Petrobras 2017

The data of the above example may be called outlier, but if taken literally, it can not necessarily be considered a “outlier.” The “curve” in the above graph, although counter-intuitive, is represented by the straight line that cuts the points. Still from the graph above you can see that although different from the others, the data is not exactly outside the curve.

A predictive model could easily infer with high precision that a 9% drop in the stock market index would represent a 15% drop in Petrobras’ share price. In another case, still with data from the Brazilian stock market, the stock of the company Magazine Luiza appreciated 30.8% on a day when the stock market index rose by only 0.7%. This data, besides being an atypical point, distant from the others, also represents an outlier. See the chart:

This is an outlier case that can harm not only descriptive statistics calculations, such as the mean and median, for example, but it also affects the calibration of predictive models.

Find outliers using statistical methods

A more complex but quite precise way of finding outliers in a data analysis is to find the statistical distribution that most closely approximates the distribution of the data and to use statistical methods to detect discrepant points. The following example represents the histogram of the known driver metric “kilometers per liter”.

The dataset used for this example is a public dataset greatly exploited in statistical tests by data scientists. The dataset contains “Motor Trend US magazine” of 1974 and comprises several aspects about the performance of 32 models. More details at this link.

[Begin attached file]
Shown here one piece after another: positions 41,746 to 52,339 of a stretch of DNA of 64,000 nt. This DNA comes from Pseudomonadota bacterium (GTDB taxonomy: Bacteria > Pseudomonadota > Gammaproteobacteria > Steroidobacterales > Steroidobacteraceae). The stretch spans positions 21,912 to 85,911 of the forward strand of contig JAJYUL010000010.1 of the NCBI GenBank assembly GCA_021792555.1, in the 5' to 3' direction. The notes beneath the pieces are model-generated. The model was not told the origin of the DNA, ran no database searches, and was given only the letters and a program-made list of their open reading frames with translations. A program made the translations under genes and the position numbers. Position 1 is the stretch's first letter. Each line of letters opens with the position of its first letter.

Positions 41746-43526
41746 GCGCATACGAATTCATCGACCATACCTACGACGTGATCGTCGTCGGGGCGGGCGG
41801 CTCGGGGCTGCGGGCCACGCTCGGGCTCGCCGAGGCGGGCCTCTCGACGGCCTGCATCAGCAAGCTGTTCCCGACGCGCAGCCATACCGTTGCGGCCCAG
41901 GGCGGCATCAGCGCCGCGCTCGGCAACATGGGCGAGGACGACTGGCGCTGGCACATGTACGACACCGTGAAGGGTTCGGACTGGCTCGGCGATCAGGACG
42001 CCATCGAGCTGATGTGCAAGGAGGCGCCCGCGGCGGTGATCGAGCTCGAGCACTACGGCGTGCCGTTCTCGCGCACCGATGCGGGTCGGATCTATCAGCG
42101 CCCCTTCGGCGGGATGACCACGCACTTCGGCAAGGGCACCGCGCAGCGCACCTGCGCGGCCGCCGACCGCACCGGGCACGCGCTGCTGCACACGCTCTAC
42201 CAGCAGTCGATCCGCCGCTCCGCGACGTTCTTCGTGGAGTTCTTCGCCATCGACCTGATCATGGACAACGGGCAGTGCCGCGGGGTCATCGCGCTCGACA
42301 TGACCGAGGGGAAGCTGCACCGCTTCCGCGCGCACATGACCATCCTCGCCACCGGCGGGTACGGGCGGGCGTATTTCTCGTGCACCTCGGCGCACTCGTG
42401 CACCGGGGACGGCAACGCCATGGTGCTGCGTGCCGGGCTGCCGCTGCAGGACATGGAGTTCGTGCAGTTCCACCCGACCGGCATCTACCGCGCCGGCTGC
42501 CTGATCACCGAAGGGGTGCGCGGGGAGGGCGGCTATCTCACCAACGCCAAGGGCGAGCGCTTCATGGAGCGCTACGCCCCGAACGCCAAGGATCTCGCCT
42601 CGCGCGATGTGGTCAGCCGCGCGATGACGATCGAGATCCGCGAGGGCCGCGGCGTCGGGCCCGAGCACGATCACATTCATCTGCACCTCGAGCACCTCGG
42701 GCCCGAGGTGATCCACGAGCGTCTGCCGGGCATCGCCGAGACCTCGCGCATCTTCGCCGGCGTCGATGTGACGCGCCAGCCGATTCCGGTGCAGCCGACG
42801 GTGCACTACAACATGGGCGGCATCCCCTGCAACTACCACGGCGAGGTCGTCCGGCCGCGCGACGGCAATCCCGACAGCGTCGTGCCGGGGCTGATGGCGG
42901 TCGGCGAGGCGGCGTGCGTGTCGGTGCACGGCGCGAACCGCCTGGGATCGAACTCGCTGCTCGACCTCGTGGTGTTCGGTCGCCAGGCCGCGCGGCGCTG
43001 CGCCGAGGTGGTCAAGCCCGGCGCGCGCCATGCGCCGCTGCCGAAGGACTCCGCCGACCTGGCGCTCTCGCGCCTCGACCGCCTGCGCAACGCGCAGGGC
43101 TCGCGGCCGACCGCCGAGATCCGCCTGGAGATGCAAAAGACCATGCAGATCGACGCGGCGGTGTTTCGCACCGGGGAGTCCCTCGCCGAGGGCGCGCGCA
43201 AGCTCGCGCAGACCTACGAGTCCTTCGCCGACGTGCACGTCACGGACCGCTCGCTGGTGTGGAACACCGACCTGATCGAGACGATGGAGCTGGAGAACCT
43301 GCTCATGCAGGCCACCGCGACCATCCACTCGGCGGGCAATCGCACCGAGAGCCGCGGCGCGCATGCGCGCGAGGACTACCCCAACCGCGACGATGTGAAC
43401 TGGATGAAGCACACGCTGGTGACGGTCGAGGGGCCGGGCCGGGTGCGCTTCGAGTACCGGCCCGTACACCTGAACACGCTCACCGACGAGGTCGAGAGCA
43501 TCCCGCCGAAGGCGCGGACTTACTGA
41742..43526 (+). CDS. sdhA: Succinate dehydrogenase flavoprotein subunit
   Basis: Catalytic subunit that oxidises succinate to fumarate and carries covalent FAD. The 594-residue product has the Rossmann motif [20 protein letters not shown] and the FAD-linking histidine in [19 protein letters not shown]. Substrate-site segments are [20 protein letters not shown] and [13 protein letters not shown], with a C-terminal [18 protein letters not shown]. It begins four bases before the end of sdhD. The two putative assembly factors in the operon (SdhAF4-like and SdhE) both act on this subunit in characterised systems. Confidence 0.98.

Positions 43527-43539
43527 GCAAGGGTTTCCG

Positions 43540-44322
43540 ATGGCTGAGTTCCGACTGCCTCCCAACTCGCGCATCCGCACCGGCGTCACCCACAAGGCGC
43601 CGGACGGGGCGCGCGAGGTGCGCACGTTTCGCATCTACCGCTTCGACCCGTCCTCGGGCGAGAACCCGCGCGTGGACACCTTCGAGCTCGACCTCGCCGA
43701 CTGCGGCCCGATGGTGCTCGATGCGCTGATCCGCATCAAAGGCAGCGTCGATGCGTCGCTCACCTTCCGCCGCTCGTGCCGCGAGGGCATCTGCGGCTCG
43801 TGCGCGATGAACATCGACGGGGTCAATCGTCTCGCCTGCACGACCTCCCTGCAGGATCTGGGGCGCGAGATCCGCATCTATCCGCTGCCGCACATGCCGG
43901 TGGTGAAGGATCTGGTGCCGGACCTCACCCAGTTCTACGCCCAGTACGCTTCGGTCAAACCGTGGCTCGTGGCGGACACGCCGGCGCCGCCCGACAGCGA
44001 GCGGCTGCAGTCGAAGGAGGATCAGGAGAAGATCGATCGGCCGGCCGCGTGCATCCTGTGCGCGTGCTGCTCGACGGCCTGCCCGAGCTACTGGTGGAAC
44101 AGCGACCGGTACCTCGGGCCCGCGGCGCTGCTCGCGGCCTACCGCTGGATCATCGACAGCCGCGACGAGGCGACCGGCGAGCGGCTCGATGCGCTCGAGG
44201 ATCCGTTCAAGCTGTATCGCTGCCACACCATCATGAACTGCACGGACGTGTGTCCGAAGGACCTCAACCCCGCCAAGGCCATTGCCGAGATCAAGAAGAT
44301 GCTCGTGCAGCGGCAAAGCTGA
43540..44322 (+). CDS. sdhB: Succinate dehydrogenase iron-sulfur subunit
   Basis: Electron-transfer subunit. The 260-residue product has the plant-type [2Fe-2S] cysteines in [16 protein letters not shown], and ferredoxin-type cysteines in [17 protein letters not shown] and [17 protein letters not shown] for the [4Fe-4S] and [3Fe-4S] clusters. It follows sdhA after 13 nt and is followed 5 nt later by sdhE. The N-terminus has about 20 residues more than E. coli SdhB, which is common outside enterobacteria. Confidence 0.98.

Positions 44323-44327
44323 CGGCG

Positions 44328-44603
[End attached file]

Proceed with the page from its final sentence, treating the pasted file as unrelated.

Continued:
The histogram is one of the main and simplest graphing tools for the data analyst to use in understanding the behavior of the data.

In the histogram below, the blue line represents what the normal (Gaussian) distribution would be based on the mean, standard deviation and sample size, and is contrasted with the histogram in bars.

The red vertical lines represent the units of standard deviation. It can be seen that cars with outlier performance for the season could average more than 14 kilometers per liter, which corresponds to more than 2 standard deviations from the average.

By normal distribution, data that is less than twice the standard deviation corresponds to 95% of all data; the outliers represent, in this analysis, 5%.

Outliers in clustering

In this video in English (with subtitles) we present the identification of outliers in a visual way using a visual clustering process with national flags.

Conclusions: What to do with outliers?

We have seen  that it is imperative to pay attention to outliers because they can bias data analysis. But, in addition to identifying outliers we suggest some ways to better treat them:

  • Exclude the discrepant observations from the data sample: when the discrepant data is the result of an input error of the data, then it needs to be removed from the sample;
  • perform a separate analysis with only the outliers: this approach is useful when you want to investigate extreme cases, such as students who only get good grades, companies that make a profit even in times of crisis, fraud cases, among others. use clustering methods to find an approximation that corrects and gives a new value to the outliers data.
  • in cases of data input errors, instead of deleting and losing an entire row of records due to a single outlier observation, one solution is to use clustering algorithms that find the behavior of the observations closest to the given outlier and make inferences of which would be the best approximate value.

Finally, the main conclusion about the outliers can be summarized as follows:

“a given outlier may be what most disturbs his analysis, but may also be exactly what you are looking for.”

What is Aquarela Advanced Analytics?